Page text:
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As Ravens prepare for draft, bluffing could also be part of the process

On Tuesday, Ravens general manager Eric DeCosta, coach John Harbaugh and director of player personnel Joe Hortiz took questions for 45 minutes during their pre-draft press conference and tried not to reveal anything valuable.

The Ravens have 10 picks in this month’s NFL Draft, and seemingly as many holes in the roster to fill. Given their considerable investment in the pre-draft process, team officials know better than to lend a hand. It’s called the “Lunch of Liars” for a reason. Last year, DeCosta said he was “insulted” by criticism from the Ravens’ unproven wide receiver group. His first pick less than two weeks later: Minnesota wide receiver Rashod Bateman.

Not all of the words from Tuesday’s session are worth considering, but some topics deserve further analysis. Here’s a look at what DeCosta said, whether he was bluffing and what he might actually be looking at on draft day.

Will the Ravens draft a cornerback early?

Decosta: “There are opportunities for us, again, in the first round, in the second round, in the third round. … We feel we have the opportunity to take one or two corners in the repechage that could come in and contribute right away.

Verdict: Showing his hand. The Ravens need talented cornerbacks because they don’t have many. DeCosta said Tuesday he was “certainly concerned” about the depth of the position. Only Marlon Humphrey and Marcus Peters have started in at least three games in the previous two seasons, and both are coming off season-ending injuries. Brandon Stephens can help wherever needed — in the slot, as a deep safety, as a box defender — but he’s not a full-time cornerback.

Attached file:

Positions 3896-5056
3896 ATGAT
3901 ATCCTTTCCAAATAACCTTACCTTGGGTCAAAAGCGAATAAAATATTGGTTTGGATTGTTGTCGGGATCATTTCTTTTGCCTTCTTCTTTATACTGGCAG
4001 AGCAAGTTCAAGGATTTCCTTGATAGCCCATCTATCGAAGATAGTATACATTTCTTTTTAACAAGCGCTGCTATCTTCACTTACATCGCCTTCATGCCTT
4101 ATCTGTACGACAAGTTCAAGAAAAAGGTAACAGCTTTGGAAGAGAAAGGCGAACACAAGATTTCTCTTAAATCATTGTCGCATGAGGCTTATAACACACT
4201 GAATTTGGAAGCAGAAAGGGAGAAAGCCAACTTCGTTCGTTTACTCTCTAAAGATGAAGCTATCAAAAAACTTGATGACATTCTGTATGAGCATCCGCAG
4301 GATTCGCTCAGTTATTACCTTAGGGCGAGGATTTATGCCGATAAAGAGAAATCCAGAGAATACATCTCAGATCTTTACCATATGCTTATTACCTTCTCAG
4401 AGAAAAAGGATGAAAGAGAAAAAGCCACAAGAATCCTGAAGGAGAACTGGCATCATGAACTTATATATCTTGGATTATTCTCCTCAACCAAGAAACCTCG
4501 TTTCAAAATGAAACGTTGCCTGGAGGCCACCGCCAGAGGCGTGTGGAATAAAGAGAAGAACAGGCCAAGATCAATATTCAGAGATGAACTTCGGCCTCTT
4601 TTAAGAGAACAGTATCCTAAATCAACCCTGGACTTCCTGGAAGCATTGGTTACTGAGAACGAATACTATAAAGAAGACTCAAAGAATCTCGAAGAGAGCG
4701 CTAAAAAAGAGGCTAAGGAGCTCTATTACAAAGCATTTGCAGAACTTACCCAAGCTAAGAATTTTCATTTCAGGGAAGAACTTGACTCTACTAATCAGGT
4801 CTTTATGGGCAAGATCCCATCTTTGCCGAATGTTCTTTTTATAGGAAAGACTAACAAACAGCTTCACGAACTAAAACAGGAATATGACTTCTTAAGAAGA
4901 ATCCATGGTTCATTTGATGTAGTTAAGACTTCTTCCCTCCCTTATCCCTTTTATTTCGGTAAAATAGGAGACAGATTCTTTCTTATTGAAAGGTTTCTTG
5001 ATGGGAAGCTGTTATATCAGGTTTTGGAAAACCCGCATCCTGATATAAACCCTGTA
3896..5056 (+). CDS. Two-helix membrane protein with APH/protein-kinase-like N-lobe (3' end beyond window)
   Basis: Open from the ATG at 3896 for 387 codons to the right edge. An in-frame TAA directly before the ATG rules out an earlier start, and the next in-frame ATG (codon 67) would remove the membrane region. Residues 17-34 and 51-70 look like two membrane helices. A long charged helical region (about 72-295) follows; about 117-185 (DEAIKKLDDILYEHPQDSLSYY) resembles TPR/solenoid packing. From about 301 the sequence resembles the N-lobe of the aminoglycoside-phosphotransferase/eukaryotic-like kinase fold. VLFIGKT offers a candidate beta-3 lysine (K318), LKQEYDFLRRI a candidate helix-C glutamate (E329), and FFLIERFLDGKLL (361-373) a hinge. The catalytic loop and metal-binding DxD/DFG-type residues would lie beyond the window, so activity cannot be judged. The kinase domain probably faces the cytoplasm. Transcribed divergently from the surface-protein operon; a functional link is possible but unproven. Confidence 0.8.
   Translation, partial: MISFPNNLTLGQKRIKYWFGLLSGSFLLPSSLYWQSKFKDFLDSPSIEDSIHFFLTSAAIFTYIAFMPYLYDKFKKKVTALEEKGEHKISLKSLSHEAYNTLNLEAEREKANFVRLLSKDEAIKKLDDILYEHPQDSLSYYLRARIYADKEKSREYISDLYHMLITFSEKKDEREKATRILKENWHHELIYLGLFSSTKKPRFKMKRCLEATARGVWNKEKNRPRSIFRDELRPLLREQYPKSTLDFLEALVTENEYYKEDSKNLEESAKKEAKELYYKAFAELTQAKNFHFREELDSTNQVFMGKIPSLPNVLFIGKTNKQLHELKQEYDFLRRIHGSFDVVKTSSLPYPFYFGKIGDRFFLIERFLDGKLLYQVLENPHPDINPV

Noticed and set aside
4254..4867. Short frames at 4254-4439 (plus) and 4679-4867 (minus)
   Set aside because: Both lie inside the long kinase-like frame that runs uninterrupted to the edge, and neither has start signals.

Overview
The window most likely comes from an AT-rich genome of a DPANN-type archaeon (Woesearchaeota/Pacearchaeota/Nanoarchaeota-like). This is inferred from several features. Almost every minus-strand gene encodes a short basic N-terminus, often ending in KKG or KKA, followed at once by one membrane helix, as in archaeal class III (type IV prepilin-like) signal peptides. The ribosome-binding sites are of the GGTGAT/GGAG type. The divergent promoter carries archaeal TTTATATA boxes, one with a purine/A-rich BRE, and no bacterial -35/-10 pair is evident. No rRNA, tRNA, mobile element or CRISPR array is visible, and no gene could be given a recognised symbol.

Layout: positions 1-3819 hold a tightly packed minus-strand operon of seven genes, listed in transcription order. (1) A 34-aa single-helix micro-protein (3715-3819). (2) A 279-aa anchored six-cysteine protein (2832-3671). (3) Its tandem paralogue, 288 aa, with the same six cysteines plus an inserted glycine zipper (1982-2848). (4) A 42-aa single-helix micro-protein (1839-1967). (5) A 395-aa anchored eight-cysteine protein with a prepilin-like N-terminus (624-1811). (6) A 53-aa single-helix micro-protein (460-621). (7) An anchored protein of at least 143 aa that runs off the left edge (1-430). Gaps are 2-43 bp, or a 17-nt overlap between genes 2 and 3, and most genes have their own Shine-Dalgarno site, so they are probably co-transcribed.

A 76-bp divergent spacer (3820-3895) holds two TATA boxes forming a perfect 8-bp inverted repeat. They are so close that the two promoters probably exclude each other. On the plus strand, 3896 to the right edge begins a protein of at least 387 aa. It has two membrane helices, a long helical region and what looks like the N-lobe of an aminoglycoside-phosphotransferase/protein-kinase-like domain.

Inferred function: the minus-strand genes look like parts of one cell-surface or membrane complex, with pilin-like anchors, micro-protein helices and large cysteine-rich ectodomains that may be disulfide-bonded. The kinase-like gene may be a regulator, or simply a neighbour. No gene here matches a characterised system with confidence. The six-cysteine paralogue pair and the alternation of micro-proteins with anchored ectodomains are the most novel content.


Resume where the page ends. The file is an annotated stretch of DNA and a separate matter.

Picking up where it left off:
The Ravens not only need a corner to replace Tavon Young, but also a potential successor for Peters; he is entering the final year of his contract and will turn 30 in January. With Cincinnati’s Ahmad “Sauce” Gardner unlikely to drop into the top 10, the Ravens could have LSU’s Derek Stingley Jr. and Washington’s Trent McDuffie available at No. 14.

Or they could find a gem later in the draft. Four of Pro Football Focus’ six highest-rated rookie cornerbacks last season were among the first 33 picks, but the other two were a fifth-rounder (Nate Hobbs of the Las Vegas Raiders) and an undrafted player (Jerry Jacobs of the Detroit Lions).

Will the Ravens draft an offensive tackle early?

Decosta: “We think there is an opportunity in the draft to address the tackle point at some point, whether it’s in the first round or the fourth round. There are good players throughout this year. C It’s a very, very deep stance class. And so there’s a lot of different ways for us to skin the cat. And we will at some point.

Verdict: Bluffing slightly. Even with Morgan Moses signed to play at right tackle and Ja’Wuan James seemingly impressing team officials, the Ravens’ left tackle situation is perilous. DeCosta admitted that he “doesn’t know how Ronnie [Stanley]will bounce back” from his second consecutive season-ending ankle injury. “We are optimistic. I don’t want to speak for Ronnie, and I won’t go into detail, but we think he’s on a good pace to come back.

The Ravens are “trying to protect us as best we can,” DeCosta added later, and with the free agent market unlikely to produce another tackle like Moses, the draft is the surest path to stability. But what security can a fourth-round pick offer? Only two tackles taken in the fourth round or later last year have started more than four games as a rookie, and only one has started more than eight. Even Orlando Brown Jr., a third-round pick in 2018, didn’t start consistently at the right tackle until late October of this season.